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Seussical review

Dr Seuss play reviewed.

Seussical

Given the critical-mauling of practically every recent film adaptation of a Dr Seuss story – with a common observation being that the material’s treatment is always too bizarre or adult – this fairly low-key revival of Seussical, the stories’ original stage adaptation (it debuted on Broadway in 2000), is surprising for two reasons. First: that it exists at all, because the risk of people not taking kindly to you getting your mucky fingerprints all over Dr. Seuss’s golden ideas is very great (and in this sense the dreadful press image promoting the show alone spells bad news…). Second: this time around the team in question has bucked the trend and anchored their work in full-on kids’ territory: admirably they’re not trying to be too clever.

It’s a shrewd but sensible move, and works like a coat of armour against scrutiny. I mean, the kids in the audience during yesterday’s performance didn’t seem particularly amused by any of the ensemble cast’s shenanigans, and still half the jokes and quirks went over my head, never mind theirs (Horton the Elephant, for example, does not look like an elephant at all, but rather like a man in his twenties wearing a wooly hat; I was extremely confused by this to begin with and was having the suspension of disbelief debate with myself until the irony slapped me around the face). Nevertheless, the kids in question remained silent and transfixed throughout – by this standard you could call the show a runaway success, especially for any parents involved looking for a moment’s respite while taking a lengthly stroll down memory lane and revisiting their own childhoods. For this succinctly-written show, which interweaves stories including The Cat in the Hat and Horton Hears a Who! does conjure up the spirit of the stories as well as the zany feel of the animation. Some of the paintwork on stage is especially effective here despite its evident simplicity.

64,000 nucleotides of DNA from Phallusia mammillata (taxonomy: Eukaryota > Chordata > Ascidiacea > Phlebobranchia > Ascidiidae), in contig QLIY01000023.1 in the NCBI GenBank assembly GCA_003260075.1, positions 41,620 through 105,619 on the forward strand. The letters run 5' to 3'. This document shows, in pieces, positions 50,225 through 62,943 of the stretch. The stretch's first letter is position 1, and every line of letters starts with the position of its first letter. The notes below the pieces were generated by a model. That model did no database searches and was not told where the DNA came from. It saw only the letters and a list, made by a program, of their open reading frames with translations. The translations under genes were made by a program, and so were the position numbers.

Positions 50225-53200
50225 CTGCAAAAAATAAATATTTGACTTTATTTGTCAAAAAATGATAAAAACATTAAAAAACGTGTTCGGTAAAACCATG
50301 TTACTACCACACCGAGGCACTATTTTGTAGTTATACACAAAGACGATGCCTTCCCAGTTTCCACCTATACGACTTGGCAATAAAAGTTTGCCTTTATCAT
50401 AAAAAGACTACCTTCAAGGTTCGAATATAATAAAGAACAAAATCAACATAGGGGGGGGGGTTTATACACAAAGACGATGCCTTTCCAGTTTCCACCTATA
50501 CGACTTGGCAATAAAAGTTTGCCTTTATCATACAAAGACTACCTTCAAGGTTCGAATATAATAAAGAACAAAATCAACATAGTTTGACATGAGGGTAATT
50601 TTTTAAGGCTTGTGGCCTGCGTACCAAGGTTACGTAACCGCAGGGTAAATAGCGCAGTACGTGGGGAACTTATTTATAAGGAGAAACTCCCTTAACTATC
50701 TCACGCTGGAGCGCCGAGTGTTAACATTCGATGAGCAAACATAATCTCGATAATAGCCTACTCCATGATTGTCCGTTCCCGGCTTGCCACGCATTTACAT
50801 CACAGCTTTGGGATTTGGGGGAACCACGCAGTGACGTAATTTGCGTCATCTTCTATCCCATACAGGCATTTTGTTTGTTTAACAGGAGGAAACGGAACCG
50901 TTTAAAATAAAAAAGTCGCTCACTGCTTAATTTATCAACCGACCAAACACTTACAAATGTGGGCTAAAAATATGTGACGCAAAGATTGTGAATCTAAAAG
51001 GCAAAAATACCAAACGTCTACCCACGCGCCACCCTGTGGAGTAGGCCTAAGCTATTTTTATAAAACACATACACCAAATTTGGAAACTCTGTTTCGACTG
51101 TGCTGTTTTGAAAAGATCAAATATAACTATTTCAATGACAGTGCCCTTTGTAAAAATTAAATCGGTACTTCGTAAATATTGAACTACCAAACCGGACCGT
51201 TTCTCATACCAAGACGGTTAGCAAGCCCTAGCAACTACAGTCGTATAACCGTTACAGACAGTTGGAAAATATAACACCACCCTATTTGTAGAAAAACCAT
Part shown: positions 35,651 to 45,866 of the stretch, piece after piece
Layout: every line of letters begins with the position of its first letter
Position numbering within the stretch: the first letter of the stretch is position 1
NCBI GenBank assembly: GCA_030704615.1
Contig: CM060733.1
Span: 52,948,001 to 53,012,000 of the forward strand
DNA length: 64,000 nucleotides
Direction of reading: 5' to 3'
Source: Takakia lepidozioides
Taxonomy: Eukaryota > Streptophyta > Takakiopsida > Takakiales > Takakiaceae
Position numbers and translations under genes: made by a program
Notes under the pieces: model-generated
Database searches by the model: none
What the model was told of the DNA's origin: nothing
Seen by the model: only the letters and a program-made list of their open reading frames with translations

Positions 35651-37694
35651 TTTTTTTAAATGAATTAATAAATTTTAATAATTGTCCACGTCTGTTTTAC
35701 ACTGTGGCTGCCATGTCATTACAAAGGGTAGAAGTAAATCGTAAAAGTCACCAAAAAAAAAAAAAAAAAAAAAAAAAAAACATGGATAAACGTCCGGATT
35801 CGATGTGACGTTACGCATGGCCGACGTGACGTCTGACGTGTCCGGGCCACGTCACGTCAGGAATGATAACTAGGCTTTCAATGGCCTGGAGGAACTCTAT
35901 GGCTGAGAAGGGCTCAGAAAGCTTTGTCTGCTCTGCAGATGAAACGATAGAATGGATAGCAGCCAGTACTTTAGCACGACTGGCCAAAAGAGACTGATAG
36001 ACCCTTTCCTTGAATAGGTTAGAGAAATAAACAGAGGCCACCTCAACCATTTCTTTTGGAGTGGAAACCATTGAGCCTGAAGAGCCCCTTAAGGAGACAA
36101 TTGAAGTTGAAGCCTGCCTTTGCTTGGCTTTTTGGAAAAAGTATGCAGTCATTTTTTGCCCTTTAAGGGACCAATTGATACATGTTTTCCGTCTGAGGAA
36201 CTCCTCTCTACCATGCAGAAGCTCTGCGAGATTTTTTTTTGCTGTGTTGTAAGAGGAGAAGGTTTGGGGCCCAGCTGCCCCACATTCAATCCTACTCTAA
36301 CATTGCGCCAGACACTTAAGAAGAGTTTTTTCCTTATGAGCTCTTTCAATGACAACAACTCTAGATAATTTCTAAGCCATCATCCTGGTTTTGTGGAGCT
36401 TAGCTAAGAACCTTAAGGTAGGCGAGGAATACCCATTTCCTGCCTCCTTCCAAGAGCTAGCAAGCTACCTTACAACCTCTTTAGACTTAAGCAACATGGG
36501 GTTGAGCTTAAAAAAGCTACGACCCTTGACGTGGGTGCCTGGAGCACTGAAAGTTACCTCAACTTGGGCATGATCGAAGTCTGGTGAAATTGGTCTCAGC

My previous comment about respite not withstanding, the show was by no means a relaxing experience; I felt very tense when some antagonistic monkeys (with trendy haircuts and skinny jeans) stole Horton’s clover and ran riot through the audience almost stamping on my mobile phone en route (my fault for placing my bag practically in the aisle). I also felt jittery given the large handful of exceptionally shrill voices emanating from the stage (give or take a fantastic one: you’ll know who I’m referring to when you hear her). Furthermore, sometimes the kids TV presenter acting style grates. That said, the two characters with most to say tread the perilous tightrope of cuteness and evade annoying territory with real sophistication: David Hunter as Horton is gentle and endearing and Kirsty Marie Ayers as Gertude McFuzz is warm and lovely, adopting a thoughtfully squeaky voice and making good use of her big, sad glossy eyes to add texture to her performance. I’m quite looking forward to seeing her in something again.

Beyond Hunter and Ayers, the entire cast make up for any vocal shortcomings with their collective charisma and young, dynamic energy: it’s clear the team are having an absolute ball and that makes the show work. Hopefully it doesn’t become a chore for them a few weeks down the line because that’s when the cracks might begin to show. But based on yesterday’s performance, if you’re looking for some affordable fun this December Seussical comes highly recommended whatever your age.

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